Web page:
The organ of Corti, also known as the spiral organ, is the receptor organ for hearing, located in the cochlea (housed inside the scala media). It is a strip of sensory epithelium made of hair cells which act as the sensory receptors of the inner ear.
This is a gross oversimplification...
Oro-antral fistula (OAF) is a pathological communication between the oral cavity and the maxillary sinus (antrum).
The term oro-antral fistula is similar to but not synonymous with the term oro-antral communication (OAC). An oro-antral fistula refers to an "epithelialised" patholog...
T staging of oropharyngeal tumours is as follows:
The oropharynx includes the base of the tongue, the inferior surface of the soft palate and uvula, the anterior and posterior tonsillar pillars, the glossotonsillar sulci, the pharyngeal tonsils, and the lateral and posterior pharyng...
The oropharynx forms part of the pharynx, being the continuation of the oral cavity and nasopharynx superiorly, and the larynx and hypopharynx inferiorly.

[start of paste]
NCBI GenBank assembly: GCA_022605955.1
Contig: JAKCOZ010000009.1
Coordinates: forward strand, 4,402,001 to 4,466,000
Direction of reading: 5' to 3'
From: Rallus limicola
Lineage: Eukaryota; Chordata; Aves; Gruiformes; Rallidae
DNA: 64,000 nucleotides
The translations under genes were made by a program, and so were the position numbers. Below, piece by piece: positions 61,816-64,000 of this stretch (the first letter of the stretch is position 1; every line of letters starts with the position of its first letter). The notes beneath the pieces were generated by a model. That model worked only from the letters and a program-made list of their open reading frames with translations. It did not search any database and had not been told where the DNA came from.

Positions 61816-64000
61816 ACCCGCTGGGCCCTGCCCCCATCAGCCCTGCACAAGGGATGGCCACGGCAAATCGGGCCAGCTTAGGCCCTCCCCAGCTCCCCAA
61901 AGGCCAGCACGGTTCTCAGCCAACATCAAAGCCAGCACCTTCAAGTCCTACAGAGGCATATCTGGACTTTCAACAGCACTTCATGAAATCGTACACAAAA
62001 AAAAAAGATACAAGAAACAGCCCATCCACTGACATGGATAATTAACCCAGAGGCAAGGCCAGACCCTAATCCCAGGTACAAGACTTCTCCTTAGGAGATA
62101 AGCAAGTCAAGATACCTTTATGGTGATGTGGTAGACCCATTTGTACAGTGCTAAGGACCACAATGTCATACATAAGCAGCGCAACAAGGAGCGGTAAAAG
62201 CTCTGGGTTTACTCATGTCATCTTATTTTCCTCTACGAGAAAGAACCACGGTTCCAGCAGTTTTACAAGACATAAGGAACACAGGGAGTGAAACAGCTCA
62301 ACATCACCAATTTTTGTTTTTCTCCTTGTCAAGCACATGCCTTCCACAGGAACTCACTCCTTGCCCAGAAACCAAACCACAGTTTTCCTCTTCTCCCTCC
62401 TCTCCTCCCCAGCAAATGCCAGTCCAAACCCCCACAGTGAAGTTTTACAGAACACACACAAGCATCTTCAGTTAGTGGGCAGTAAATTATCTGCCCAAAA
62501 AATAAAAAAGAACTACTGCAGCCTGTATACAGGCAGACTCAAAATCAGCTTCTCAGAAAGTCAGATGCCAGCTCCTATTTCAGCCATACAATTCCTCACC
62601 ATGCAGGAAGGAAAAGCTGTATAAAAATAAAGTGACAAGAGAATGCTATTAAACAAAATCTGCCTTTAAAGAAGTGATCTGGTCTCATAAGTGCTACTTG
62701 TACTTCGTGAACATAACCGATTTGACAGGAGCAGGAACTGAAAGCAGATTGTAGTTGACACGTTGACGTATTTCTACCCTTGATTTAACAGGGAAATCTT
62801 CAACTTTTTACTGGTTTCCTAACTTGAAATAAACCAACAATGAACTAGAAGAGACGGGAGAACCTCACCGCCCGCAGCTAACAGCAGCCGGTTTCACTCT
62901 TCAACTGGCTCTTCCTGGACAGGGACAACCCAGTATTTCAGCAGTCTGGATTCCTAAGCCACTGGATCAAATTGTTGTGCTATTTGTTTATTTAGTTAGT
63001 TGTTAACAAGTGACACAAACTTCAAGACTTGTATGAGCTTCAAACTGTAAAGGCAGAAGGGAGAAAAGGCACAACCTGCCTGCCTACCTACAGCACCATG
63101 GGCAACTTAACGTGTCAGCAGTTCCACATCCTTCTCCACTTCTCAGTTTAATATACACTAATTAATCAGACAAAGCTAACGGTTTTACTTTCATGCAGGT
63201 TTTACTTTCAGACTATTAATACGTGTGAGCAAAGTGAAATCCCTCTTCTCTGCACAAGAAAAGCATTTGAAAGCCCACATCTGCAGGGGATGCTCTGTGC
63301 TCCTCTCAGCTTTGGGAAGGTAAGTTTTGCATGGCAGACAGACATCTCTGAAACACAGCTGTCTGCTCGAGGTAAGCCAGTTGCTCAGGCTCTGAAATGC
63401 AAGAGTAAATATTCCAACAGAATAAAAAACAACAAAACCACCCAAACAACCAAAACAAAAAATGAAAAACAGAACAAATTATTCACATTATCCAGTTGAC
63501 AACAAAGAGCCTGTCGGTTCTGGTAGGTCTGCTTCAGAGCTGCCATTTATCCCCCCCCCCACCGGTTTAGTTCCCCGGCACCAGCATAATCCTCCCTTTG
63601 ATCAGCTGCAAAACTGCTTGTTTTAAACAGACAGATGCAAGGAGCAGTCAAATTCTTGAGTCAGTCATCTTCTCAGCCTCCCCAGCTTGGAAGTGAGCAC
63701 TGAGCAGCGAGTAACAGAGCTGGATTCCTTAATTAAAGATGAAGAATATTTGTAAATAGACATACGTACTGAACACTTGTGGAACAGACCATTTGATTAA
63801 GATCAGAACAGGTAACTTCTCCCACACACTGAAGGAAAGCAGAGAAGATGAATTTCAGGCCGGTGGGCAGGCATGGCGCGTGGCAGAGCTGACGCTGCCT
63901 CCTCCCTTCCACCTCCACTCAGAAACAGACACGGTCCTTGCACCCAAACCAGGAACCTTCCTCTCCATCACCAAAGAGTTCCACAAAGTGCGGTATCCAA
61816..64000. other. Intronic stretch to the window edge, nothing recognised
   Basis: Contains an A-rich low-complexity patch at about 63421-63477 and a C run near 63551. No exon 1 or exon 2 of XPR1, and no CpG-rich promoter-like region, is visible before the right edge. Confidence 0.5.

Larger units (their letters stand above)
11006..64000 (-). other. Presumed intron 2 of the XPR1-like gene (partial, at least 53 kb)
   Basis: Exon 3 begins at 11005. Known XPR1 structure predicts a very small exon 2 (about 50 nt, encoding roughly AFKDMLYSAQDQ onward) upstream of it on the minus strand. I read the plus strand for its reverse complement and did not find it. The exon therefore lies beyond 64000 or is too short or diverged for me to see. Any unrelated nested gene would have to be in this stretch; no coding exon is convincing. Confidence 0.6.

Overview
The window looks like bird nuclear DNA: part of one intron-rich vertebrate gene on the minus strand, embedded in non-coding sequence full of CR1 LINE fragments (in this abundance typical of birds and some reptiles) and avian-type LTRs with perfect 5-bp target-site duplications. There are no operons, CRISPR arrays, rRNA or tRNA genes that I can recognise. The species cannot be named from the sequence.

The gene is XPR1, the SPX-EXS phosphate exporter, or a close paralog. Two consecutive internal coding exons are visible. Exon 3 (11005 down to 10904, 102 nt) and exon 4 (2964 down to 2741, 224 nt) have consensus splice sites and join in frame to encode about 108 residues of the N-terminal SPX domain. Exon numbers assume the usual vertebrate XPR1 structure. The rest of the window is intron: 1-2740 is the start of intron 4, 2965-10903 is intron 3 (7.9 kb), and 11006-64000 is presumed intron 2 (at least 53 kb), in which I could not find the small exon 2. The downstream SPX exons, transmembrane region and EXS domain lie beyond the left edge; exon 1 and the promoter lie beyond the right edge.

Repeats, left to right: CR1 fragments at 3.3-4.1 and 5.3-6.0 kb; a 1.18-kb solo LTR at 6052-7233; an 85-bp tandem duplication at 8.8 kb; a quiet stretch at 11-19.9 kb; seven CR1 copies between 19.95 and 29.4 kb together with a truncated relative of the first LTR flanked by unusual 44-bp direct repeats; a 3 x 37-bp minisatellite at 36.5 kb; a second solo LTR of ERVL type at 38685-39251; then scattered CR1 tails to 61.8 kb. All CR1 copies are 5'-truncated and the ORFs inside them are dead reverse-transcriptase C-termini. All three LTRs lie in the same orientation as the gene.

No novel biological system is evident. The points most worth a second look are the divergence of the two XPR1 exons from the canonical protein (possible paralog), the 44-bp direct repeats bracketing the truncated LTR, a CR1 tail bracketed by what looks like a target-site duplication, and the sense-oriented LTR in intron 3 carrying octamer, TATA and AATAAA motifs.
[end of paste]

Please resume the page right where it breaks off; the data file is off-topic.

The oropharynx is the posterior continuation of the oral cavity and the inferior continuation of the nasopharynx.
Oscillopsia (also known as Dandy syndrome or jumbling of the panorama) is the inability to maintain horizon while walking.
Since our heads bob up and down while walking, the otolithic system controls eye movement to maintain a constant horizon when walking. When there is bilateral absent vestib...
Ossicular chain disruption (or ossicular discontinuity) is loss of normal alignment between the three middle ear ossicles. The condition is a cause of conductive hearing loss.
Exact incidence and prevalence are not known. Hearing loss associated with temporal bone fractures in chi...
Ossicular chain fixation refers to the presence of fibrous tissue (chronic adhesive otitis media) which usually appears as a non-calcified, soft tissue density encasing some or all of the ossicular chain.
It may be present in the mesotympanum and/or epitympanum yet it usually occurs in the nich...
Osteoarthritis of the temporomandibular joint (TMJ) is the end point of long-standing TMJ dysfunction. It is a common finding incidentally on a base of skull imaging, and it should be remembered that TMJ pain does not correlate well with osteoarthritic changes. Indeed pain from TMJ dysfunction i...